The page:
'Schalit talks to resume in coming days'

Hadas reportedly succeeds in restarting from where talks left of; Peres: Talks with PA, Arab world "soon."

peres and mubarak 248.88 (photo credit: AP)
peres and mubarak 248.88
(photo credit: AP)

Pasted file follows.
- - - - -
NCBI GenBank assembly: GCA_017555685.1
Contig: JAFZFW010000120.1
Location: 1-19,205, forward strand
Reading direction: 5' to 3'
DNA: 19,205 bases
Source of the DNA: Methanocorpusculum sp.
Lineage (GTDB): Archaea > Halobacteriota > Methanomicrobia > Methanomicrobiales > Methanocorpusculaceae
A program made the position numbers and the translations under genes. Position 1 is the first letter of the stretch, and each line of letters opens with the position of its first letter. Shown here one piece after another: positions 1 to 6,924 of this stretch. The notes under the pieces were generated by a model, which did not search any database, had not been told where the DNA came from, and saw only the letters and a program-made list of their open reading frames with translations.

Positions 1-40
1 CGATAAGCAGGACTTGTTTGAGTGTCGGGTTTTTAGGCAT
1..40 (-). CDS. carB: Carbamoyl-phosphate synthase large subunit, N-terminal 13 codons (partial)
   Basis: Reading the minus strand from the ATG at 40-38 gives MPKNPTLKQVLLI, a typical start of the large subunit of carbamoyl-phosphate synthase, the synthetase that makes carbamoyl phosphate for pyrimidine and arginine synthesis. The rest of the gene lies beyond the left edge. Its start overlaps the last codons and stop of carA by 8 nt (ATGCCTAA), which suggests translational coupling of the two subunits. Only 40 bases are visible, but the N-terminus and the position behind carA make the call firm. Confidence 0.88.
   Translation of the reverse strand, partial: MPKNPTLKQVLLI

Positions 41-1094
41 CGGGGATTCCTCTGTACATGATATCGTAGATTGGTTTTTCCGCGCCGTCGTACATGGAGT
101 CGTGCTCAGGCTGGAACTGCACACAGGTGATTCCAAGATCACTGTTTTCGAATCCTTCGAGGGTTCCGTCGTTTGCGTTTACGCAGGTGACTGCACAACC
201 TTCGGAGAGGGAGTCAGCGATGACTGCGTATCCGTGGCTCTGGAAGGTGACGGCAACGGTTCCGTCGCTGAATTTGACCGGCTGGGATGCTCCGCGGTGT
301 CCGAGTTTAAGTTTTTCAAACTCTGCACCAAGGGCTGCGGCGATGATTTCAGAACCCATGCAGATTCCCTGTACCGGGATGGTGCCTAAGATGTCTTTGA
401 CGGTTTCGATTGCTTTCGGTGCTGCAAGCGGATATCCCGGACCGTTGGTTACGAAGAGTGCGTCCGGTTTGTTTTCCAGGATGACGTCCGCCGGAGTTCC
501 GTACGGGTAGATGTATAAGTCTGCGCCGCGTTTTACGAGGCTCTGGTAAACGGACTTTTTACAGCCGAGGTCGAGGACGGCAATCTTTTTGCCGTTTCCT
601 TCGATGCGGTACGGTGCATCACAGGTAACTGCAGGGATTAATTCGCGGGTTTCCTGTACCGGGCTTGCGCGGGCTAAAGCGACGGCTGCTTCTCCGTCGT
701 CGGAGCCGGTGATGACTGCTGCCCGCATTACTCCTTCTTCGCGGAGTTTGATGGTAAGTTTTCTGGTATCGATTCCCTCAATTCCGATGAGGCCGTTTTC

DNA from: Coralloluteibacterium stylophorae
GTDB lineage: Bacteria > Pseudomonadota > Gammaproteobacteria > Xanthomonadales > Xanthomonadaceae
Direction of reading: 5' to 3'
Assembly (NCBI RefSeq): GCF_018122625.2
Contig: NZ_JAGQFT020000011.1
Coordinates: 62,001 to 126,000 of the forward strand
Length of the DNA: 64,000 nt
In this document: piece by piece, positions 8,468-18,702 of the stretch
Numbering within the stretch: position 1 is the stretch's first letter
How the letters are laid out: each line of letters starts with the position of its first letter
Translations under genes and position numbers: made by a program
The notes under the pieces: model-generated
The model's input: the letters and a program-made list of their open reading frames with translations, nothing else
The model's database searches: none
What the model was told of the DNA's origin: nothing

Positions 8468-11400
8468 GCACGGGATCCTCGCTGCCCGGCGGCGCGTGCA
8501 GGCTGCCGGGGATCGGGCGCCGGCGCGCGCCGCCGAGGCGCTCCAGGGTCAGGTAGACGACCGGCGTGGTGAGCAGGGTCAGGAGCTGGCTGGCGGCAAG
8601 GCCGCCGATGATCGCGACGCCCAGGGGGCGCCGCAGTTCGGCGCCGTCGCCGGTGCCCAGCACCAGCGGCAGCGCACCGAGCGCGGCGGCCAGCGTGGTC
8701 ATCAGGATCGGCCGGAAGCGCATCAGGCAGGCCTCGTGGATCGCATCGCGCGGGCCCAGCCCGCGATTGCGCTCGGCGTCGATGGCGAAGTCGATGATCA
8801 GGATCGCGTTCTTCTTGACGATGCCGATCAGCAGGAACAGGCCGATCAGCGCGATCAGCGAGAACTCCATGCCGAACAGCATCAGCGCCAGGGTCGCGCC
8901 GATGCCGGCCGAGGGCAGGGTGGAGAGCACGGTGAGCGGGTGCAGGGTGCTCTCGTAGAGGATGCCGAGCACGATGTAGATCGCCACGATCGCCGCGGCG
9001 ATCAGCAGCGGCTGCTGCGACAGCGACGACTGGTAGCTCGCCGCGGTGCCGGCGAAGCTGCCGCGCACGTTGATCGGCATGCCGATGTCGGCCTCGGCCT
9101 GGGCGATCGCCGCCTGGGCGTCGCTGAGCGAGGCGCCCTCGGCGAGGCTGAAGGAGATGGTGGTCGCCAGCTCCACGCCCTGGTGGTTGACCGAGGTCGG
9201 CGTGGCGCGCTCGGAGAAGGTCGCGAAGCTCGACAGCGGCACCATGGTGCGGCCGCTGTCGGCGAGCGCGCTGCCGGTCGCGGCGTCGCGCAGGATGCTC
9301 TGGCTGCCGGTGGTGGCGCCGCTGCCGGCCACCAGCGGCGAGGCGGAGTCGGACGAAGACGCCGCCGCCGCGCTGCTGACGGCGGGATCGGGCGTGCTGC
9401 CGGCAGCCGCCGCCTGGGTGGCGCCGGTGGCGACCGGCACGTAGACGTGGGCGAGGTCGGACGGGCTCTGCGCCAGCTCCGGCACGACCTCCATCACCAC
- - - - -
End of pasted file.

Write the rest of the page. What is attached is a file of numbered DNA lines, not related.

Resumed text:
Egyptian-mediated prisoner swap negotiations with Hamas to secure the release of captured IDF soldier Gilad Schalit will resume in the next few days, Channel 10 reported Tuesday, quoting Cairo sources. According to the report, Hagai Hadas, who was recently appointed special envoy to the talks by Prime Minister Binyamin Netanyahu, had succeeded in getting the negotiations restarted from the point they left off. In the previous round of discussions, which concluded in the final days of the Olmert government, Israel had agreed to free 350 prisoners on the Hamas list, but the two sides were stuck on 125 more inmates that the terror group was demanding. Meanwhile, Israel Radio cited sources close to President Shimon Peres as saying Israeli-Palestinian negotiations will begin in the near future, together with parallel negotiations with the Arab world. These negotiations and the possibility of a regional peace initiative, along with the Iranian issue and Schalit's fate, were the main issues during Peres's meeting in Cairo with Egyptian President Hosni Mubarak, their second since October. Following his session with Mubarak, Peres told reporters that Iran had split the Arab world, and that a number of Arab countries, such as Egypt, didn't want to see Iranian hegemony. Instead, he said, "they seriously want regional peace. They see Iran, Hizbullah and Hamas as a real danger to their situations. President Mubarak sees the situation as an opportunity." Mubarak, in a press conference with Peres before their meeting, called on Israel to halt settlement construction, commit itself to a policy of non-expansion of settlements and enter into negotiations with the Palestinians. Peres told Mubarak that Netanyahu supported the two-state solution in principle, and had no intention of building new settlements or expropriating additional land for existing settlements. Israel Radio, however, quoted Peres aides as saying that during their meeting the president told Mubarak the settlements have created a new situation on the ground, and that "it is impossible to put eggs back after their shells have been broken." Both Mubarak and Peres emphasized that there was a good opportunity now for progress to be made. "We cannot miss this opportunity. The differences between us are not that great that they cannot be overcome," Peres said. "Israel has no intention to rule over the Palestinian people. We have no intention to confiscate land, and we have no intention to build new settlements," he said. He did not address the issue of building inside existing settlements. Mubarak, meanwhile, claimed Schalit was alive and in good condition, repeating what he said in October, just prior to Peres's last visit to Egypt. Mubarak said he hoped the issue would be resolved soon. "Communications are ongoing. Schalit is in good condition. I hope that in the coming period, not in a long time, the Schalit issue will be closed," he said. Last October, Mubarak was quoted by the Egyptian state-run news Agency MENA as saying in an interview that Schalit was in good health, and that Hamas would not harm him. "Under no circumstances should he be mistreated," he said at the time. "Palestinians are not stupid. They must seriously consider what the consequences would be if they kill him." The public committee working for Schalit's release issued a statement saying that Mubarak's comments "raise hopes." At the same time, the committee said it had been filled with hope numerous times over the last three years, but was still waiting "to receive a real sign of life from Gilad, on the way to his quick release." Peres's military aide, Brig.-Gen. Hasson Hasson, contacted the Schalit family after the meeting and relayed Mubarak's comments. Greer Fay Cashman and AP contributed to this report